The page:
Out of School Youth, Unemployed Latino Teens can Spell Doom for the Economy

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Feb 12, 2016 11:00 AM EST

RIO DE JANEIRO, BRAZIL - OCTOBER 09: Jefferson (R) and extended family members sit in the house of Jefferson's mom Anacleidi in an impoverished section of the Mare ÔfavelaÕ community on October 9, 2015 in Rio de Janeiro, Brazil. More than 100 people live in the area in makeshift houses, many constructed from discarded wood, and residents only can access running water from two hoses. Residents say the population of the area has approximately doubled in the past year as more people who have been unable to continue paying rent have moved there. A hard-hitting economic recession in Brazil has led to increased unemployment and the administration is planning for cuts to social spending with a recent survey indicating the cuts could reach approximately $6.6 billion USD. (Photo by Mario Tama/Getty Images) (Photo : Mario Tama/Getty Images)

There's a new threat to the Latin American economy, and it comes in the form of "ninis," which is short for "ni estudia ni trabaja," alluding to Latino youth aged 15 to 24 who are neither studying nor working.

According to WSWS, the World Bank released a report documenting the number of "ninis" in Latin America, which amounted to over 20 million, two-thirds of which are women. Furthermore, the biggest contributing factor for women to become unemployed or to be out of school was early marriage or teenage pregnancy.

For men, the biggest factor was dropping out of school at a young age, typically followed by unemployment. This setting further leads these "ninis" to work in a string of unstable jobs, having no skills and training from any formal setting, and often not being able to get back into school.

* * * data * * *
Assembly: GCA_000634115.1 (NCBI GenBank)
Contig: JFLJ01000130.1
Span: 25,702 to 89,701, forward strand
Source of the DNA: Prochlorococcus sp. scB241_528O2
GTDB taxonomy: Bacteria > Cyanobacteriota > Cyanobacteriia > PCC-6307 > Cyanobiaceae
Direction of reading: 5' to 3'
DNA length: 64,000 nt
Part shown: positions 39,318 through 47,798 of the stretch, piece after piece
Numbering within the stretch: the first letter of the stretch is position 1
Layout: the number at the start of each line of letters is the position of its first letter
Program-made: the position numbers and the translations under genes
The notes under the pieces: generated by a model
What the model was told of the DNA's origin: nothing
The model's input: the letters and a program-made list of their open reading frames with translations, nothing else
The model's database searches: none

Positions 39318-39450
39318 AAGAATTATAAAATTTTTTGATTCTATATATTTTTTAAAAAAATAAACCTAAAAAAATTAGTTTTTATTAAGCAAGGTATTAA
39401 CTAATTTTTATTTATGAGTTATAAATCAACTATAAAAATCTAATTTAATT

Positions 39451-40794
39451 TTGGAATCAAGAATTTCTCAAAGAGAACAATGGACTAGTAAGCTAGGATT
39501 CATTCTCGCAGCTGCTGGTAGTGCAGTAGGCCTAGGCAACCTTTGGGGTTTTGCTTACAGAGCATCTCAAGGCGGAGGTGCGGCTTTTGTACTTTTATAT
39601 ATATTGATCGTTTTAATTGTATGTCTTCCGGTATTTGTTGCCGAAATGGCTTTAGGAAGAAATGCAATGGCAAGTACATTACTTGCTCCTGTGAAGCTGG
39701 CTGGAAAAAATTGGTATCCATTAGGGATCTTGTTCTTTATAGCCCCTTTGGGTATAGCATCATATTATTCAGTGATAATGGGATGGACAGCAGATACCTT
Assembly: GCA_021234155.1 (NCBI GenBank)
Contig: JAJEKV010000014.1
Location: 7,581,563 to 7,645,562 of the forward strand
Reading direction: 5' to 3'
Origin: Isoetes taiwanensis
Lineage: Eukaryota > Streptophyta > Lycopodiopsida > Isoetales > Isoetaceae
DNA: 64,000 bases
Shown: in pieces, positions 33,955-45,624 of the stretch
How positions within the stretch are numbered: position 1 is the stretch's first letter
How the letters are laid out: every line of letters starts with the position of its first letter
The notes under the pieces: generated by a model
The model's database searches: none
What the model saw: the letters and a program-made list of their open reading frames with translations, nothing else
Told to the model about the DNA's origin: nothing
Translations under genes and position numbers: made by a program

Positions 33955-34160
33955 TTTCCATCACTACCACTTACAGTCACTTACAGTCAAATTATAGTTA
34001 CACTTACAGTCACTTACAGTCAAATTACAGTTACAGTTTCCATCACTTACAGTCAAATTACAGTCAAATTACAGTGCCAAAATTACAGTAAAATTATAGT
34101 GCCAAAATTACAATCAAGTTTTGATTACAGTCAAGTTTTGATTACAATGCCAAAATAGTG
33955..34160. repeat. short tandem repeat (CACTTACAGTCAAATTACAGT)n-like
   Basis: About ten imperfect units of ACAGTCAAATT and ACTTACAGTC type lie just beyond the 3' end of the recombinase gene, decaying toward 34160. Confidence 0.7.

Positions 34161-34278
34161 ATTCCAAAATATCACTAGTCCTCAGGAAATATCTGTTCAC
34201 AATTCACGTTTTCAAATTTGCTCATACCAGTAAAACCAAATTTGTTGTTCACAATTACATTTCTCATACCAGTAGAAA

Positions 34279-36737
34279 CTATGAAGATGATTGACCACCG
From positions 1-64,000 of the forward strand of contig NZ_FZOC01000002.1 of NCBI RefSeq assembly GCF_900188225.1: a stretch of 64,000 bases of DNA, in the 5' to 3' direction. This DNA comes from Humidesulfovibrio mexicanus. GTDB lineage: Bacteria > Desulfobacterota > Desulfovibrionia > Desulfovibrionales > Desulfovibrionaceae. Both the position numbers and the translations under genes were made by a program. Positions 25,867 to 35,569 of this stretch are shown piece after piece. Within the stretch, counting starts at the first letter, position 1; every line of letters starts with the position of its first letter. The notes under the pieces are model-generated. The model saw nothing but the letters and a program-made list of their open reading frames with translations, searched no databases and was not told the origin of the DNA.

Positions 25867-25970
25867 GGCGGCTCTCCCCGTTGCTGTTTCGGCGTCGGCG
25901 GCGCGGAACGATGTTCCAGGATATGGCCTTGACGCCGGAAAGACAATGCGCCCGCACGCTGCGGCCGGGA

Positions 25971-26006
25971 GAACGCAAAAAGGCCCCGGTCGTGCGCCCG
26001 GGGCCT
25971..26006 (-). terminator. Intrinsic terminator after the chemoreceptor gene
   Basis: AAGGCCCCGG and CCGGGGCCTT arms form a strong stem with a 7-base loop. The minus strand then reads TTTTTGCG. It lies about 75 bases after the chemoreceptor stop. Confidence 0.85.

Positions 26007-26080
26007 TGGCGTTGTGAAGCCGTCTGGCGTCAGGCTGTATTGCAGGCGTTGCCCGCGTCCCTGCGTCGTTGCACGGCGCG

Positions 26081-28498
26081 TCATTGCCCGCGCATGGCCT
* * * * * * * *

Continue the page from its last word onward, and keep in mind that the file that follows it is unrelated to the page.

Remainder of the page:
In Peru, about 10.9% of their youth are "ninis," while Honduras and El Salvador show higher rates at more than 25%. The countries with the highest rate of unemployed and out of school youth areBrazil, Columbia, and Mexico, with over 70%, living in cities. The unemployment and out of school problem is even made worse by drug trade in countries such as Colombia, Mexico, and Central America.

The report by World Bank is titled "Out of School and Out of Work : Risk and Opportunities for Latin America’s Ninis" and was co-authored by World Bank senior economist Rafael E. De Hoyos Navarro and lead economist Halsey Rogers. The authors have cited three reasons why the "ninis" problem must be addressed by Latin American governments. These are as follows:

 

  1. The unemployed and out of school youth contributes to the "intergenerational persistence of inequality," in which 60% of "ninis" come from poor households and are in the bottom 40% of the income distribution.
  2. The unemployment/out of school problem is very much related to crime and violence.
  3. Failing to address this problem can lead to missing out on an "emerging demographic window of opportunity."

 

According to the report authors, governments can create two policies to reduce the rates of "ninis" in their countries. The first is to keep youth from dropping out of school early. This enables governments to control the flow of new "ninis." Secondly, they should provide employment opportunities to those who are already "ninis."

"This study sets out to do more than just improve our understanding of a pressing issue. It also aims to spotlight the problem for public awareness and give voice to its protagonists: the ninis of Latin America," report authors wrote.

To read the whole report, visit WorldBank.org.

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